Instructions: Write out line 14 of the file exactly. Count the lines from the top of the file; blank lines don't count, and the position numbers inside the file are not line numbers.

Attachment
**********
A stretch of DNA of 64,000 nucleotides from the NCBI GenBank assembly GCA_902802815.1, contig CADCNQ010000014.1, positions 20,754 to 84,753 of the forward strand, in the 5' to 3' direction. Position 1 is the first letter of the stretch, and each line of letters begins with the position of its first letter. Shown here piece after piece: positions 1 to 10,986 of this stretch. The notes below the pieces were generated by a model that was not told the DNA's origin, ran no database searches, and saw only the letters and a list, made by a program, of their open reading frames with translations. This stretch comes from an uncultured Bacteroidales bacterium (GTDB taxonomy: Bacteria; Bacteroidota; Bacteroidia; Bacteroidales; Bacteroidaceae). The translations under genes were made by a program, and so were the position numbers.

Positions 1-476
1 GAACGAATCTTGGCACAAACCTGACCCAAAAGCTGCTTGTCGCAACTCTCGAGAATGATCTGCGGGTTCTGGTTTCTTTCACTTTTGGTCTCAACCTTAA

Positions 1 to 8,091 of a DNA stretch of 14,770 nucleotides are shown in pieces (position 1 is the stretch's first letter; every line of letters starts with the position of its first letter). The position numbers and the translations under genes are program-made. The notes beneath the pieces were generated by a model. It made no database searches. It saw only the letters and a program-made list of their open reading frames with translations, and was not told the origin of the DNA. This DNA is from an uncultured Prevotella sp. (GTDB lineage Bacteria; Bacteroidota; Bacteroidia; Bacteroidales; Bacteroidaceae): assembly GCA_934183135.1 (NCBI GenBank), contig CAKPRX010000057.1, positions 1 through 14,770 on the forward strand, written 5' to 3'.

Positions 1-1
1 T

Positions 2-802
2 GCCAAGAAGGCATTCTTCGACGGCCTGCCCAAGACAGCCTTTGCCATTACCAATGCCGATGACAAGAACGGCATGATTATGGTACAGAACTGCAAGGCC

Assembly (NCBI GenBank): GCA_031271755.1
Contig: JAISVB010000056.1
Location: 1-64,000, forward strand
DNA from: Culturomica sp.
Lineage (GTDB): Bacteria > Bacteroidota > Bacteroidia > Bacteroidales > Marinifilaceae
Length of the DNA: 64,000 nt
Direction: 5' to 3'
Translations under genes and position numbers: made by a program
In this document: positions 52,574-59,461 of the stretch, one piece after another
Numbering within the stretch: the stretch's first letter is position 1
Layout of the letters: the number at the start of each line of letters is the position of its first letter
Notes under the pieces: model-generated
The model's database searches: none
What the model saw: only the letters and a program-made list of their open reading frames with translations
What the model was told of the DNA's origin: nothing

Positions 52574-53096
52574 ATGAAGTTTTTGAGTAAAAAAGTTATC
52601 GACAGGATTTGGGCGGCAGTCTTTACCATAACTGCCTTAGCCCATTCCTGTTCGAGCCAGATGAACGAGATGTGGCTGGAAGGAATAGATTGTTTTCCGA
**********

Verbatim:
Length of the DNA: 64,000 nt